The New York Public Library opened its brand-new 53rd Street branch in late June, offering some great features for families in a busy NYC corridor, including a spacious Children’s Room, Teen Zone, laptop bank, and programming and events for kids of all ages in a modern, subterranean setting. The 53rd Street Library replaces the longstanding Donnell Library that was razed in 2008. A series of setbacks, including the financial crisis of 2008 caused a lengthy delay in the construction of the new library, which sits below a luxury hotel and condo, but we think it might have been worth the wait.
Free, educational, and engaging library activities were indispensable during the early days with my son, so I was excited to check out the new library in Midtown West and learn more about its many offerings. Read on for a little preview of this gorgeous library, and don't forget to check out the trove of book suggestions, for babies to teens, for summer reading from the NYPL before you head in. Our Summer Slide Busters guide has even more library and STEAM-related fun activity ideas for NYC kids.
The splashy new library sits on the ground floor of a luxury hotel building and two subterranean floors.
The 53rd Street Library was designed by award winning architects TEN Arquitectos, and at around 28,000 square feet, it's among the largest in the New York Public Library system, though smaller than the old space as some activists have pointed out. The new space features an amphitheater and an auditorium with TV screens for programs and events, high ceilings, and modern décor. Though two of its three floors are below street level, the library feels bright and spacious, thanks in part to its glassy facade, and offers an impressive lineup of free events for kids and teens (conveniently displayed on a monitor near the entrance).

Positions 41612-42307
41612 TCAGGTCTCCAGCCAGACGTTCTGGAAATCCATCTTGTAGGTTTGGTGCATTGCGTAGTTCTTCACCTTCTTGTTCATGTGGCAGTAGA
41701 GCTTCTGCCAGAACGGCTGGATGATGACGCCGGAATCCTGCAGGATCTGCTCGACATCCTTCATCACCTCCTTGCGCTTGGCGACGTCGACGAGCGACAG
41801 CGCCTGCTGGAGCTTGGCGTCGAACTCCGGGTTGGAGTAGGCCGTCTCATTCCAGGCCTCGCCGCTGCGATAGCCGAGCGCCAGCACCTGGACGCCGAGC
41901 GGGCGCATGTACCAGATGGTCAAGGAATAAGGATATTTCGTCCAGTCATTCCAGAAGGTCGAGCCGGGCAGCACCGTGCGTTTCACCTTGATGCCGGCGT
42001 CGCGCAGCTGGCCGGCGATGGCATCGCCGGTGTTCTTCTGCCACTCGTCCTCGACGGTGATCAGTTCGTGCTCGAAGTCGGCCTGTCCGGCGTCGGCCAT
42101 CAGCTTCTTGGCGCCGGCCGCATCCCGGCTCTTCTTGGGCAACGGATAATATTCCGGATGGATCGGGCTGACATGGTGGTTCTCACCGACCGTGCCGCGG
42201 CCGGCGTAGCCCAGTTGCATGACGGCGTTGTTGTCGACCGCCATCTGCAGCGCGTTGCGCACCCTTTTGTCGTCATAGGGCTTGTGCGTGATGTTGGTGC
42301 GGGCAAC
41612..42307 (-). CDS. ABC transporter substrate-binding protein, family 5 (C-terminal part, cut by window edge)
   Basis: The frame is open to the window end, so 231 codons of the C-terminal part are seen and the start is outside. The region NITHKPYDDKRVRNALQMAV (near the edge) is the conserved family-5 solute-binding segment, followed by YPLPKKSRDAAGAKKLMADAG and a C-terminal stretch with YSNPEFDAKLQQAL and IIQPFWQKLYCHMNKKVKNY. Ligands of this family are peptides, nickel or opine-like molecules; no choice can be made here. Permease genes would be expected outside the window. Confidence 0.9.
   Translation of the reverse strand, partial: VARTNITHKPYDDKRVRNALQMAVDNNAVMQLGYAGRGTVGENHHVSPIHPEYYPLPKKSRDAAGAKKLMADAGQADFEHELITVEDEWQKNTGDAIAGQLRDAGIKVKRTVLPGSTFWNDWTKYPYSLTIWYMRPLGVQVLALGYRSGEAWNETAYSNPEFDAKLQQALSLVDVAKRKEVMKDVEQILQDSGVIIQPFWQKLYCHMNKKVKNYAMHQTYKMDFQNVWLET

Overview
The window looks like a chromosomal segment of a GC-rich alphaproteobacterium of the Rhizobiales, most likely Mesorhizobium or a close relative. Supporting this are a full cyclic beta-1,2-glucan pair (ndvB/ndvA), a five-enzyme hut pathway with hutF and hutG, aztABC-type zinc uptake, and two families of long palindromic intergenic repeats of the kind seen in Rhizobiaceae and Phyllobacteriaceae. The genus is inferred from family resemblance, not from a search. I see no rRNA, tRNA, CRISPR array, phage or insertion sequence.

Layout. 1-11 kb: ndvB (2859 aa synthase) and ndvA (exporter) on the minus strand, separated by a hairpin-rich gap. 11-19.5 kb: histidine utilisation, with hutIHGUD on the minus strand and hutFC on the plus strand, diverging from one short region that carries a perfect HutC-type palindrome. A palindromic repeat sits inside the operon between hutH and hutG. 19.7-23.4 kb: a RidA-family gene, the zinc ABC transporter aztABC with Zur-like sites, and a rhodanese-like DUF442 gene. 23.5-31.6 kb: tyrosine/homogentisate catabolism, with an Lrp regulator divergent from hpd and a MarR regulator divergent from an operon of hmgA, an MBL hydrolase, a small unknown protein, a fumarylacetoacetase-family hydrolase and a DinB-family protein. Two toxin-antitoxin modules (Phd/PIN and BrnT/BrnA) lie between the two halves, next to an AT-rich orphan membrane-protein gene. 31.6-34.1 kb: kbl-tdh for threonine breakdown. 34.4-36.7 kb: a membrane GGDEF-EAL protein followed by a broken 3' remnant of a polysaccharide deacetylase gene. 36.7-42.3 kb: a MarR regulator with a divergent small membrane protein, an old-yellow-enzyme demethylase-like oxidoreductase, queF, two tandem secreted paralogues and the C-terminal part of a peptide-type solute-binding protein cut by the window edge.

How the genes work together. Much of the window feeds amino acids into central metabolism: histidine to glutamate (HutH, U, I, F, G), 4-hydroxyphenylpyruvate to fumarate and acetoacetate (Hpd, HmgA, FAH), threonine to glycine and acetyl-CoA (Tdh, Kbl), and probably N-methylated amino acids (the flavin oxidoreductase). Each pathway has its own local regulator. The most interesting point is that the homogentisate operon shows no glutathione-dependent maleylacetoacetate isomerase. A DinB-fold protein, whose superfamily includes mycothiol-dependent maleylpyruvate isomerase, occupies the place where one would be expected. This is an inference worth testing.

The Children’s Room and Teen Zone are both on the lowest level of the library. The Children’s Room, for ages 11 and under, is large and bright. Books—including board books for the littlest readers, a parenting section, and books in foreign languages including Russian, Chinese, French, and Spanish—line the perimeter, with child-sized tables and chairs in the middle. The books are new and won’t float to other locations until late July. Another fun fact: The large area rug in the Children's Room depicts a pixelated, almost abstract image of Manhattan, with the Bronx at the top and rivers on each side, all in shades of blue.
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Storytime is already a hit at the new library.
In addition to regular storytimes, children's events include Maker Mondays where children create crafts to take home, Science Buddies where science experiments will be demonstrated, Coloring Club, Chess Club, special playtimes for babies and toddlers, and a family storytime that is meant to be interactive. Storytimes will also include periods of free play involving age-appropriate manipulatives (shakers and scarves for babies, Play-Doh for tots).
The Teen Zone, aimed at kids 12 and up, hosts events such as College Bound! to prepare teens for the ACT/SAT, Book Club, Manga Club, Crafternoon (more advanced, age-appropriate crafts), and Code Club. Teens looking to add an activity to their college application can participate in Teen Council, where they will have the opportunity to help plan programs and share ideas for the branch. The Teen Zone features a large collection of graphic novels and lots of outlets (for tablet, phone, or laptop charging). Both children and teens will find computers reserved especially for them, and plenty of laptops available for use (onsite only).
The children/teen floor has men’s and women’s bathrooms, as well as a family restroom complete with a sink, toilet, and changing table. The building is wheelchair and stroller accessible with elevators, and an area outside of the Children’s Room for stroller parking. Bonus: There is also a designated area where food is allowed!
The library also has stylish, private study desks.
The 53rd Street Library is located at 18 West 53rd Street in Midtown, across the street from the Museum of Modern Art. Check the website for hours and programming, but we're happy to report this library is open on Saturdays.
All photos by Jonathan Blanc/courtesy of NYPL.